Inside the 1,500 square foot space at 155 Freeman Street reside three non-profits dedicated to art, education, and innovation: Light Industry, Triple Canopy, and The Public School. Although the groups have been in the building for less than a month, they are already starting to generate a buzz among neighborhood creatives.
Light Industry is devoted to electronic art and film, while online magazine Triple Canopy, features multimedia and alternative literary pieces. The Public School promotes an open forum for learning, where users log onto their site, propose a class, and generate interest for their subject. When there is enough interest, the school then finds a teacher, and the class is offered for free. Thomas Beard, who runs Light Industry with Ed Halter, said, “The community has been very supportive. At the same time, I think there is an audience for what we all do that is coming from across the city to Greenpoint.”
The three organizations started off on Livingston Street in Downtown Brooklyn, putting out almost 100 shows in 2010. At the end of 2011, they regrouped, signed a five-year lease at 155 Freeman, and began raising money. They used Kickstarter, a website for fundraising creative projects, to raise $35,465, which vastly exceeded their $20,000 goal. To stay afloat, they receive grants from city and state art councils, the Andy Warhol Foundation, and from public support.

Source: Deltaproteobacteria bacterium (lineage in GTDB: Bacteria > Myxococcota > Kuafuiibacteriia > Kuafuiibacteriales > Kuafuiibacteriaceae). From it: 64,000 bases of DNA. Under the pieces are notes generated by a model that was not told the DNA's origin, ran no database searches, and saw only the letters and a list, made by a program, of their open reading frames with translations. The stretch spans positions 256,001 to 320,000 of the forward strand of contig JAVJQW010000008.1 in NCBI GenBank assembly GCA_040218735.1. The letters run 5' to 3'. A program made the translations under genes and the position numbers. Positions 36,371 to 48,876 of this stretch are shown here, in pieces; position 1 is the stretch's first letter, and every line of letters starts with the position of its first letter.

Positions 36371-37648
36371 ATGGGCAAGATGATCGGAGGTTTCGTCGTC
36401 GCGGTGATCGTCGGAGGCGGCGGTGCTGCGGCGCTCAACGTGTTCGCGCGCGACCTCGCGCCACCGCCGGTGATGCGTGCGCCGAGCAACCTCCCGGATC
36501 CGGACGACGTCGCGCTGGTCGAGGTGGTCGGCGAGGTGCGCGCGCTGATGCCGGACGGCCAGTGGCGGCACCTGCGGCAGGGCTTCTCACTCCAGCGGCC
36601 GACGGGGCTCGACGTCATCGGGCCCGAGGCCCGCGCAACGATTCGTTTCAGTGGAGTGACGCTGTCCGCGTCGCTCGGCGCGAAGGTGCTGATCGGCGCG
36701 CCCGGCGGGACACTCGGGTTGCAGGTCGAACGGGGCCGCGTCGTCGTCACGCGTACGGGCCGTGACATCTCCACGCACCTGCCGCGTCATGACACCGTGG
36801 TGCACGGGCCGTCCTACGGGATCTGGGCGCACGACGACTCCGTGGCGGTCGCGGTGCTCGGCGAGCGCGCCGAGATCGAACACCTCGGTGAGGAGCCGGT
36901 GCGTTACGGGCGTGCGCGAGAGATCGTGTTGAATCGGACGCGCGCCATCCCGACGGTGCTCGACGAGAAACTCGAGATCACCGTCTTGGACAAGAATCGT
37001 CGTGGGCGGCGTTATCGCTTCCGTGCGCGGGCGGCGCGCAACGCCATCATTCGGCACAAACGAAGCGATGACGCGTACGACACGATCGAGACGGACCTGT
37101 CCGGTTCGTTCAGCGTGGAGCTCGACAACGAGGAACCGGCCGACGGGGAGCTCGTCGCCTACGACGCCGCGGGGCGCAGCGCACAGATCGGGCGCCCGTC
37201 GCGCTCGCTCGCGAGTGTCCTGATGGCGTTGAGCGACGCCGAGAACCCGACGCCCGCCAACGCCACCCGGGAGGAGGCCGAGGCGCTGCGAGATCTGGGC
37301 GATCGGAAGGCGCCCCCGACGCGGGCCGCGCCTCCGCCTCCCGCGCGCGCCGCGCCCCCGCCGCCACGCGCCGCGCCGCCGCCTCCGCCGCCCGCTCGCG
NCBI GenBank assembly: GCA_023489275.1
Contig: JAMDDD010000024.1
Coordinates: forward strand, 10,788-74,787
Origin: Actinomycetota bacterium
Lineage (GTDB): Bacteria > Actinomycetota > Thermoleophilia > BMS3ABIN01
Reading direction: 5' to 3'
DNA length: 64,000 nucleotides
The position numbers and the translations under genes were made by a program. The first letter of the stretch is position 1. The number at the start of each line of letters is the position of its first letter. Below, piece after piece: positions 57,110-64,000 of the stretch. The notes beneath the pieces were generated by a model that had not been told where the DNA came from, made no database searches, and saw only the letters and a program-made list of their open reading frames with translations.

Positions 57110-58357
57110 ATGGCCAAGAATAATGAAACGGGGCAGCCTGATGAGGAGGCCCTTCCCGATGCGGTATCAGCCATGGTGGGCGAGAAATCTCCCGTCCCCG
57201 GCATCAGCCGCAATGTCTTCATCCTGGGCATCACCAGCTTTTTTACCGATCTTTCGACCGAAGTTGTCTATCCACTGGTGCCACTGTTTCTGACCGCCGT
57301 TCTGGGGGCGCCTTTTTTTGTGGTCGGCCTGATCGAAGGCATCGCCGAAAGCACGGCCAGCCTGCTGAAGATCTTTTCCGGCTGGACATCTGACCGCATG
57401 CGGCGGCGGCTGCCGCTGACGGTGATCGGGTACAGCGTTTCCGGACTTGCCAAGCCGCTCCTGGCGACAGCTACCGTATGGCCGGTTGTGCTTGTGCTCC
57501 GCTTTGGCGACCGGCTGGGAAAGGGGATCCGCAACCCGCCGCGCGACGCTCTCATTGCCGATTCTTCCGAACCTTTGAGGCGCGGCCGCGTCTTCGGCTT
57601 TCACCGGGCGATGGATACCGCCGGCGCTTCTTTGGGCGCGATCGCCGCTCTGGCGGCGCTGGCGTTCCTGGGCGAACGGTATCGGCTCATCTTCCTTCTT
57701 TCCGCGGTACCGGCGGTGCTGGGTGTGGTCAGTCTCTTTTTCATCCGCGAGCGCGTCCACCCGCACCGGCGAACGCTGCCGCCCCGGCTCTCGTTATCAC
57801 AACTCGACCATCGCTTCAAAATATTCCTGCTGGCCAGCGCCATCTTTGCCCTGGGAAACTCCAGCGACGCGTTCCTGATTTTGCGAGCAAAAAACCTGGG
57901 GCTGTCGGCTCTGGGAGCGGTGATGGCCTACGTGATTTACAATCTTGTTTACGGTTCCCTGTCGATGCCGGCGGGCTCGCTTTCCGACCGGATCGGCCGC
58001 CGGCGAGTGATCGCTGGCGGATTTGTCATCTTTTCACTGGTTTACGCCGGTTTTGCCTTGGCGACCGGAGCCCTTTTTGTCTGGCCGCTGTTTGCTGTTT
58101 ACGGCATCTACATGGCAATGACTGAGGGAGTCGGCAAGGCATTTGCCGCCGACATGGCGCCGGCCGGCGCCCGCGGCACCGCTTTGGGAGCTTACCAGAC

For their opening event, the groups held a reading of Gertrude Stein’s “The Making of Americans,” a 926-page novel, during which 2,000 attendees spent 50 hours reading the story aloud. Performances at the Livingston space were just as experimental. They included Videofreex, a New York video group that put out America’s first pirate TV station, a class on improvised music presented by Disorganizing Sound, and the work of Matt Mullican, who created a navigable, scale-model of the solar system.
At the end of January, the Public School started a class called “Who Owns Greenpoint: Observe, Diagram, Intervene,” in which students walked around the neighborhood learning about the local guidelines of ownership. One of their most popular classes, “On Time,” explored theories about time and how it’s measured. While some classes only gain the interest of one person—the creator—others have garnered the attention of more than 100 students.
Peter Russo of Triple Canopy said that all three organizations are happy with their new headquarters at 155 Freeman Street. Triple Canopy, Light Industry, and the Public School will continue to focus their programming on the arts communities in Greenpoint and New York City as a whole. “Livingston was great, but we were at a crossroads,” he said. “Here, it’s a much more residential area and I think people are excited to have a venue in the neighborhood. We’re excited to be here as well. There aren’t many other nonprofits or commercial gallery spaces in Greenpoint so we’re excited to be here and contribute.”